Thirty years ago, the old deal that held US society together started to unwind, with social cohesion sacrificed to greed.
Photo Credit: Shutterstock.com/ Rob Kints
June 20, 2013 |
In or around 1978, America’s character changed. For almost half a century, the United States had been a relatively egalitarian, secure, middle-class democracy, with structures in place that supported the aspirations of ordinary people. You might call it the period of the Roosevelt Republic. Wars, strikes, racial tensions and youth rebellion all roiled national life, but a basic deal among Americans still held, in belief if not always in fact: work hard, follow the rules, educate your children, and you will be rewarded, not just with a decent life and the prospect of a better one for your kids, but with recognition from society, a place at the table.
This unwritten contract came with a series of riders and clauses that left large numbers of Americans – black people and other minorities, women, gay people – out, or only halfway in. But the country had the tools to correct its own flaws, and it used them: healthy democratic institutions such as Congress, courts, churches, schools, news organisations, business-labour partnerships. The civil rights movement of the 1960s was a nonviolent mass uprising led by black southerners, but it drew essential support from all of these institutions, which recognised the moral and legal justice of its claims, or, at the very least, the need for social peace. The Roosevelt Republic had plenty of injustice, but it also had the power of self-correction.
Americans were no less greedy, ignorant, selfish and violent then than they are today, and no more generous, fair-minded and idealistic. But the institutions of American democracy, stronger than the excesses of individuals, were usually able to contain and channel them to more useful ends. Human nature does not change, but social structures can, and they did.
At the time, the late 1970s felt like shapeless, dreary, forgettable years. Jimmy Carter was in the White House, preaching austerity and public-spiritedness, and hardly anyone was listening. The hideous term “stagflation”, which combined the normally opposed economic phenomena of stagnation and inflation, perfectly captured the doldrums of that moment. It is only with the hindsight of a full generation that we can see how many things were beginning to shift across the American landscape, sending the country spinning into a new era.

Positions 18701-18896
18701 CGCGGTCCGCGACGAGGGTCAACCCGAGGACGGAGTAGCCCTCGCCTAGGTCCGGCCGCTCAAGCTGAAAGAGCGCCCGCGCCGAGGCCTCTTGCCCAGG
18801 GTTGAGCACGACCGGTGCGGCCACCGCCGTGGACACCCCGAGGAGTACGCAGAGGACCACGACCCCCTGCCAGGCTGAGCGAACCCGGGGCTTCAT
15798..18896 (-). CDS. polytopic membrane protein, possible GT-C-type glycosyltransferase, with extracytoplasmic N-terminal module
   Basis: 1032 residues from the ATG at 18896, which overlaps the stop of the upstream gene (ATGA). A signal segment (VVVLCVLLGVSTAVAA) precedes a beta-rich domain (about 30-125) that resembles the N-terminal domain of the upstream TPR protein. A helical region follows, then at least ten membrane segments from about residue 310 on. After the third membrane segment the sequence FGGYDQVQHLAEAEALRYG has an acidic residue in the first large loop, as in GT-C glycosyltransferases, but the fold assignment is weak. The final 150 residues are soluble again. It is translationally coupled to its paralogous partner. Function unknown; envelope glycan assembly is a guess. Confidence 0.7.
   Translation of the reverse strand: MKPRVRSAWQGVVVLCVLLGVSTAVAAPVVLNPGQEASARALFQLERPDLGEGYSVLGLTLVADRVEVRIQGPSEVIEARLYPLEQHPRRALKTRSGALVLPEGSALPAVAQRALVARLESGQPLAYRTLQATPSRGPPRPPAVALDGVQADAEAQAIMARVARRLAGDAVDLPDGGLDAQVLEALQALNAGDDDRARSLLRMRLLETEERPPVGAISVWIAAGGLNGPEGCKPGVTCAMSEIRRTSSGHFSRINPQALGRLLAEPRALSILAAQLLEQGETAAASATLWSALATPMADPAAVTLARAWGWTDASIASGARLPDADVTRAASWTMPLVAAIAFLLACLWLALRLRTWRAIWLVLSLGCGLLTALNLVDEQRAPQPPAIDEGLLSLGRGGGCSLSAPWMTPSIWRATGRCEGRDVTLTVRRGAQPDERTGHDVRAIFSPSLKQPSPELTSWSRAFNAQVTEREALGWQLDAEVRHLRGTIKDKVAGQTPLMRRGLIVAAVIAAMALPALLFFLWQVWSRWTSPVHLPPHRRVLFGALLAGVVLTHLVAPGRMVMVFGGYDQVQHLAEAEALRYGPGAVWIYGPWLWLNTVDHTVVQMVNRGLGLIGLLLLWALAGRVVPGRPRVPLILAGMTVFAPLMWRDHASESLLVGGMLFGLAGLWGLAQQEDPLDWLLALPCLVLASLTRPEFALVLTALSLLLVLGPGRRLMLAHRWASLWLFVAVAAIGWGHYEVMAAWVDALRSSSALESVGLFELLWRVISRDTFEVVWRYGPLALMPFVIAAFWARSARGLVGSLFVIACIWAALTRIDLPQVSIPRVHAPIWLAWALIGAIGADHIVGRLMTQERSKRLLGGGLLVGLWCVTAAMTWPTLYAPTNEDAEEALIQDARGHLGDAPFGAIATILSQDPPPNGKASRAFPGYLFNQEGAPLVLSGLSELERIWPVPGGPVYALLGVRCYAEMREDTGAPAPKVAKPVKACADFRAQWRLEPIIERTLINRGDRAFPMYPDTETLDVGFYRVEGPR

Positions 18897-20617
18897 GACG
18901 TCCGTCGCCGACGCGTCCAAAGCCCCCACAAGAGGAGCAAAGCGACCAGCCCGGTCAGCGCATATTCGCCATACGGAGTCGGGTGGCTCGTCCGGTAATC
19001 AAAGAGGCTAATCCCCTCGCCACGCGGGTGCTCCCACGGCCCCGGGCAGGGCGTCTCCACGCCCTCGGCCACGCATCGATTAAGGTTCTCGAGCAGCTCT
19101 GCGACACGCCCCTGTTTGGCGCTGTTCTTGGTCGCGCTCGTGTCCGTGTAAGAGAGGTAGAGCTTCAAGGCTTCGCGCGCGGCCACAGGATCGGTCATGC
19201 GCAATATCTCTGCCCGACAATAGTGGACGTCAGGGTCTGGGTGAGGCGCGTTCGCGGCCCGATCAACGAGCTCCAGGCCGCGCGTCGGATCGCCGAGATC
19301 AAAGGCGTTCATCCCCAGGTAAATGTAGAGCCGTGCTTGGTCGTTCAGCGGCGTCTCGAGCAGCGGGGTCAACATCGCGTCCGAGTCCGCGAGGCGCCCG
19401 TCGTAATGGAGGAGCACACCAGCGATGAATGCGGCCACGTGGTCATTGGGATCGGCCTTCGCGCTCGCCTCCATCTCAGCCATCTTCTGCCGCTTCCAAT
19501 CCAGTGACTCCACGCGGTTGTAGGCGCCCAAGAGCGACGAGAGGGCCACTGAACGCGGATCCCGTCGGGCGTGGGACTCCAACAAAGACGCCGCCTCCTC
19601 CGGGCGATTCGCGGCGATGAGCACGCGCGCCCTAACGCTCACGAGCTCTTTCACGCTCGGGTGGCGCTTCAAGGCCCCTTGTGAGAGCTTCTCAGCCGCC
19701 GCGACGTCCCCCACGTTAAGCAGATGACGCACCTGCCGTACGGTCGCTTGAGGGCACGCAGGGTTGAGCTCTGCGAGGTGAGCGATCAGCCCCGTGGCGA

In Youngstown, Ohio, the steel mills that had been the city’s foundation for a century closed, one after another, with breathtaking speed, taking 50,000 jobs from a small industrial river valley, leaving nothing to replace them. In Cupertino, California, the Apple Computer Company released the first popular personal computer, the Apple II. Across California, voters passed Proposition 13, launching a tax revolt that began the erosion of public funding for what had been the country’s best school system. In Washington, corporations organised themselves into a powerful lobby that spent millions of dollars to defeat the kind of labour and consumer bills they had once accepted as part of the social contract. Newt Gingrich came to Congress as a conservative Republican with the singular ambition to tear it down and build his own and his party’s power on the rubble. On Wall Street, Salomon Brothers pioneered a new financial product called mortgage-backed securities, and then became the first investment bank to go public.
The decades-long assault on our core social values is on the verge of consuming its first complete generation of Americans.
The right, along with its “centrist” collaborators, is transforming our nation into a bloodless and soulless Randian State.
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